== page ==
Ask me anything
i love the idea of replacing foods rather than not eating them. when you’re crazing something unhealthy think about what you need and substitute something healthy yay
David Foster Wallace’s widow, Karen Green, has a new memoir out called Bough Down and it gets a wonderful review from Maggie Nelson over at the LA Review of Books:
The tender things may be painful for Green to remember; due to her crystalline, sincere rendering, they are also painful to read about. Perhaps because this is not the memoir of a couple married for decades — Green and Wallace had been married for but four years at the time of his death — the love here conveyed feels hot, blooming, then disastrously cut short, tragically adumbrated by all the trauma and anger that constitute suicide’s ugly gifts. (“The doctor says if you were so quote perfect for me unquote you’d probably still be around, no offense,” Green writes, struggling with the cruelty of the paradox.) I could quote any number of excruciating passages, but here is one of the most delicate and agonized: “On our wedding night we smiled at the antler chandelier rigged with rope and walls as cold as snow. Sorry, sorry. How on earth.” How on earth did our love come to this; how on earth did we find this love: two sentiments locked together in a Gordian knot — perhaps forever — by the violent abandonment of Wallace’s death.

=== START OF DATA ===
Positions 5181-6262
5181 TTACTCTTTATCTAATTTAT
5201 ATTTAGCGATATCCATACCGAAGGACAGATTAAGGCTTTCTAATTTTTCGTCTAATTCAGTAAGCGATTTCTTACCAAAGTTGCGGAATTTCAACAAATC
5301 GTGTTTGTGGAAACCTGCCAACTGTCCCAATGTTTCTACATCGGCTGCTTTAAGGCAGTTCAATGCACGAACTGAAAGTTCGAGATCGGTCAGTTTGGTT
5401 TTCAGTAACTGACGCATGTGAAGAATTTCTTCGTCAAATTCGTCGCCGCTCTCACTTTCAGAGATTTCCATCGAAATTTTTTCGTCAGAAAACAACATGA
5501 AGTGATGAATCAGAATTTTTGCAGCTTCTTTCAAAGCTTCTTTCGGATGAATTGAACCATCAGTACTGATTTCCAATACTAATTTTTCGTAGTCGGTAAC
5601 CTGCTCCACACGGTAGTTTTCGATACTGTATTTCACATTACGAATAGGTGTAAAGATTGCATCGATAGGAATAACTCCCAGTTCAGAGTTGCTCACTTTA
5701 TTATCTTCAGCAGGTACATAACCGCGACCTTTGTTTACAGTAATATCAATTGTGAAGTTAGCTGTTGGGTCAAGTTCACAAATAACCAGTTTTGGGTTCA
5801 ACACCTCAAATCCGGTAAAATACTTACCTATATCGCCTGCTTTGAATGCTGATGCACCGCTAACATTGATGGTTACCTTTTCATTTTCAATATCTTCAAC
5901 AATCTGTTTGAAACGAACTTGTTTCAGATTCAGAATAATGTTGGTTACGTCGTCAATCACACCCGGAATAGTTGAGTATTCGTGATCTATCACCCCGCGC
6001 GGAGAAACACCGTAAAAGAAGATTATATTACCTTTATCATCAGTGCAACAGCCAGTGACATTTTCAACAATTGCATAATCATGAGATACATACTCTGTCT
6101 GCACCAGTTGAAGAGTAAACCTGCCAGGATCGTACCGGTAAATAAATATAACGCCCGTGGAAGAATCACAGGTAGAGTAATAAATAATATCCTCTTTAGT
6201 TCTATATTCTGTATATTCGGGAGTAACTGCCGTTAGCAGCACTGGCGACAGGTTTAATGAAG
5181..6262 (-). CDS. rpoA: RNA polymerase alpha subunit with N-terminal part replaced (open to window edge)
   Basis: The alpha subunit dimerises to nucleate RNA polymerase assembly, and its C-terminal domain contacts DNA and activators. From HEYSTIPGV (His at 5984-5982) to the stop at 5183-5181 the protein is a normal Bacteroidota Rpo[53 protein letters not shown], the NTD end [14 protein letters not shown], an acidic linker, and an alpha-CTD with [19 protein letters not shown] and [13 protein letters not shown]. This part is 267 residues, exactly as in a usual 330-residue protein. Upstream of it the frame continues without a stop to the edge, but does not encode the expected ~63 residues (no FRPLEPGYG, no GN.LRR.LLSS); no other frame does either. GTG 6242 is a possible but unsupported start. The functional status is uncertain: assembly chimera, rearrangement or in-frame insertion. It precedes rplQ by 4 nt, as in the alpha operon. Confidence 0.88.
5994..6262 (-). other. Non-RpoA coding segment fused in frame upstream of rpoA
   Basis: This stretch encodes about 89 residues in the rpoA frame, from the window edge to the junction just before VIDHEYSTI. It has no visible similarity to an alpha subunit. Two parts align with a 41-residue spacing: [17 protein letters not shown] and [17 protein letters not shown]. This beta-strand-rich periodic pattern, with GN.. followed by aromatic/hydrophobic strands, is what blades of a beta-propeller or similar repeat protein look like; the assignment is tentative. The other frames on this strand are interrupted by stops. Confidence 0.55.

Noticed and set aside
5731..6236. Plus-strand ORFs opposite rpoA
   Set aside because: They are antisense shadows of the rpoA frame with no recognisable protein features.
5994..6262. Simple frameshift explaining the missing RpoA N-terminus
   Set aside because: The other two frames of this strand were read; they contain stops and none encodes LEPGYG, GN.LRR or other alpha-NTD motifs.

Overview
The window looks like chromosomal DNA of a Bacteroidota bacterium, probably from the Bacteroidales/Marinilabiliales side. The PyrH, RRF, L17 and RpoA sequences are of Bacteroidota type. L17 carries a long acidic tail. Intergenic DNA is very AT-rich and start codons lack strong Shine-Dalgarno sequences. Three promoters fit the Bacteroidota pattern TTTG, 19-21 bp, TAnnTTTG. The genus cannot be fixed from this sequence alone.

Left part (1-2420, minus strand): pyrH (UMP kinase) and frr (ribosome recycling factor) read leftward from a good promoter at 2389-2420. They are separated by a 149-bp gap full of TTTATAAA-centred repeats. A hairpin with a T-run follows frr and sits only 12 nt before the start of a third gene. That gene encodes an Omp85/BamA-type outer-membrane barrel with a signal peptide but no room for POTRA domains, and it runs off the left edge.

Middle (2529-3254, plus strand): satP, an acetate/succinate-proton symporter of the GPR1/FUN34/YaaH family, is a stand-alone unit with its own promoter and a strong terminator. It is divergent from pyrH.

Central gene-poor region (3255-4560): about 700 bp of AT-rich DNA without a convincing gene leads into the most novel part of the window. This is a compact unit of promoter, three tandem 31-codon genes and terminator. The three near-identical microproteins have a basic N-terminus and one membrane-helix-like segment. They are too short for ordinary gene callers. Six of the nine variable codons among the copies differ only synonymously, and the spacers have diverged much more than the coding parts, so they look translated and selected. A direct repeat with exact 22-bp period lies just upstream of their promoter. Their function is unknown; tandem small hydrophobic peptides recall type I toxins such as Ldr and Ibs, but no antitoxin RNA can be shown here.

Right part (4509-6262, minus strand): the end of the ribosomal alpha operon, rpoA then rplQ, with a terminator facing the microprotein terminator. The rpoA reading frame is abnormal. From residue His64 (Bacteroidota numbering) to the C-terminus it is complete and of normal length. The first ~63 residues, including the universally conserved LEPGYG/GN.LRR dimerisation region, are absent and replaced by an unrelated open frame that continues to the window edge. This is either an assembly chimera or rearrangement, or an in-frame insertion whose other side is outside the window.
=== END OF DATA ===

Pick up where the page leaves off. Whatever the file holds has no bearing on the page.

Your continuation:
Here’s a remembrance of Wallace from John Powers.
Painting by Anne Harris
- Societal expectations of masculinity
- Societal expectations to provide for women
- No long term reversible male birth control
- Men who are raped are more likely to remain silent and be dismissed or outright laughed at
- Unfair treatment in child custody battles
- No support for male victims of domestic abuse
Not men’s issues
- The friend zone
- Women not dating you
- “Fucking femnazis”
Is this how you pose cool after a hair trim? #mompose
Sherri’s my hero.